Southern Gaul and the Mediterranean: Multilingualism and Multiple Identities in the Iron Age and Roman Periods

Cambridge University Press, 11/07/2013 - 455 páginas
The interactions of the Celtic-speaking communities of Southern Gaul with the Mediterranean world have intrigued commentators since antiquity. This book combines sociolinguistics and archaeology to bring to life the multilingualism and multiple identities of the region from the foundation of the Greek colony of Massalia in 600 BC to the final phases of Roman Imperial power. It builds on the interest generated by the application of modern bilingualism theory to ancient evidence by modelling language contact and community dynamics and adopting an innovative interdisciplinary approach. This produces insights into the entanglements and evolving configurations of a dynamic zone of cultural contact. Key foci of contact-induced change are exposed and new interpretations of cultural phenomena highlight complex origins and influences from the entire Mediterranean koine. Southern Gaul reveals itself to be fertile ground for considering the major themes of multilingualism, ethnolinguistic vitality, multiple identities, colonialism and Mediterraneanization.

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Multiple voices
Language contact and community dynamics 53
Bilingual texts and community dynamics 74
Scripts as indicators of contact 95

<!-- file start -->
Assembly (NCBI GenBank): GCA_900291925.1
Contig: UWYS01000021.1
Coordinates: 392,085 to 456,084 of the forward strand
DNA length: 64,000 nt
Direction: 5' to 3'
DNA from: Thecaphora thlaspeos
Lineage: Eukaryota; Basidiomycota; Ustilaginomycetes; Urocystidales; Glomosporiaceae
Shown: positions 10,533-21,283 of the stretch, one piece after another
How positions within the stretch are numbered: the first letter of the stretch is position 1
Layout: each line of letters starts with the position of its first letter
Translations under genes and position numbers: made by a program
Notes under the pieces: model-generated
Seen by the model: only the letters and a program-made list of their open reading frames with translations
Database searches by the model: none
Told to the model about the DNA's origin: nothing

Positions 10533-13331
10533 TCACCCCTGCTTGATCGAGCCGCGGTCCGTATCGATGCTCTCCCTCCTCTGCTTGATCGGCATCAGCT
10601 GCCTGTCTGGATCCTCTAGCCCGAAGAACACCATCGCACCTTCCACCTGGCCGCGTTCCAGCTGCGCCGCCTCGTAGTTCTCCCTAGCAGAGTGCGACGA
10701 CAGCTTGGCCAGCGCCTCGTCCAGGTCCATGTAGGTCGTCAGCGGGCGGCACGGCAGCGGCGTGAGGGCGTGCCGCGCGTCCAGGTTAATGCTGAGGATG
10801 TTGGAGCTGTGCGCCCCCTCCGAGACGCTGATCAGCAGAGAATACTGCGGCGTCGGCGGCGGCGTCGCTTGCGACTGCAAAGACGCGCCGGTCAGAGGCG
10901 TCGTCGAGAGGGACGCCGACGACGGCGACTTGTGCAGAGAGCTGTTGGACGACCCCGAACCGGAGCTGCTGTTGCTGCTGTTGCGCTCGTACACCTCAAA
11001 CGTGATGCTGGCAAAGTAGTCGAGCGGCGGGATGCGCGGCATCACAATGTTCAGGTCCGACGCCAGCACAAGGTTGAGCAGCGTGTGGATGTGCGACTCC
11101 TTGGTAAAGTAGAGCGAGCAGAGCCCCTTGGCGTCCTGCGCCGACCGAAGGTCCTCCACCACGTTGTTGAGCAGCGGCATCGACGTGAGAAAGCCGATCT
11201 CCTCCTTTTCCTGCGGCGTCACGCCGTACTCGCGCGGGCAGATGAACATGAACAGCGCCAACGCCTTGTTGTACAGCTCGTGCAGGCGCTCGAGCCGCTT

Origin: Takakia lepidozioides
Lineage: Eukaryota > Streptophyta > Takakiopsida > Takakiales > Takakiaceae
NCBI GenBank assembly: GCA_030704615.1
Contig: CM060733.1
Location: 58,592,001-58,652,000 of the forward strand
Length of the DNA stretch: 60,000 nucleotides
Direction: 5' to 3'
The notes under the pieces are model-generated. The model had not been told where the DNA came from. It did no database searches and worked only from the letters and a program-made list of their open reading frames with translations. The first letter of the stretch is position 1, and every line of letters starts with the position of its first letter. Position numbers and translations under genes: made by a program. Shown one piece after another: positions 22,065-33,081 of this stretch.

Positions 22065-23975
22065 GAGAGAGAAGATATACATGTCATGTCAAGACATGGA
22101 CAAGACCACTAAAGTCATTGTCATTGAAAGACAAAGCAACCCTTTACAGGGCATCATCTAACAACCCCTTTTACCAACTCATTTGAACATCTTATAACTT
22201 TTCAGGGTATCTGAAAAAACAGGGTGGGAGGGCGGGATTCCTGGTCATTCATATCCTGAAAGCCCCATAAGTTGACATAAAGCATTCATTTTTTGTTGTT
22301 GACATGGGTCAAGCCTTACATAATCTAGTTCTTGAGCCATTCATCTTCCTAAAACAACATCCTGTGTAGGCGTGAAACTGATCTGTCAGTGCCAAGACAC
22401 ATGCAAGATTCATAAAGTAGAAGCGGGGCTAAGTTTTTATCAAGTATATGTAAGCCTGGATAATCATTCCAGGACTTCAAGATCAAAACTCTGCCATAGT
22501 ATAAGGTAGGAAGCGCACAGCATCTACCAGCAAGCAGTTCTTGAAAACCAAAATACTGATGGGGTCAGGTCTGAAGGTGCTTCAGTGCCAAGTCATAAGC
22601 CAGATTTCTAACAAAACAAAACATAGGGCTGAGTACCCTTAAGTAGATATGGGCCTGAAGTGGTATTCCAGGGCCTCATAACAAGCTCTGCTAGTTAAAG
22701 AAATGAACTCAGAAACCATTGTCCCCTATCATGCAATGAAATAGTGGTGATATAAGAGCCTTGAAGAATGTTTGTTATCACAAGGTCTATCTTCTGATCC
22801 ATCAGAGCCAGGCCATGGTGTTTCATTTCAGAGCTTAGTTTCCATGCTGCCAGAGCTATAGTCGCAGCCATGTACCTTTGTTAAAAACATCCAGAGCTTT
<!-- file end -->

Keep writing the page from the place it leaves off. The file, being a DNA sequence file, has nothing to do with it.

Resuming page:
List ofGreek inscriptions ofFrance not included in
Names as indicators of contact 122
Gallia in Graeciam translata? Investigating GaulishGreek
La Celtique méditerranéenne? Investigating the influence of
Being Greek becoming Roman staying Celtic? Ethnolinguistic
Conclusions 300
Letterforms in RIG I 309
Onornastica Glanicorum OG 328
Bibliography 384
Index locorum 443
General index 449
Direitos de autor

Dou rayonna en Occident la civilisation? Investigating the loci

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Acerca do autor (2013)

Alex Mullen is a postdoctoral research fellow at All Souls College, Oxford, having previously been Lumley Research Fellow at Magdalene College, Cambridge, and an Affiliated Lecturer in the Faculty of Classics. Her main research interests lie in the application of contemporary bi- and multilingualism theory to the ancient world and the integration of linguistics and archaeology. She has co-edited (with Patrick James) Multilingualism in the Graeco-Roman Worlds (Cambridge University Press, 2012).

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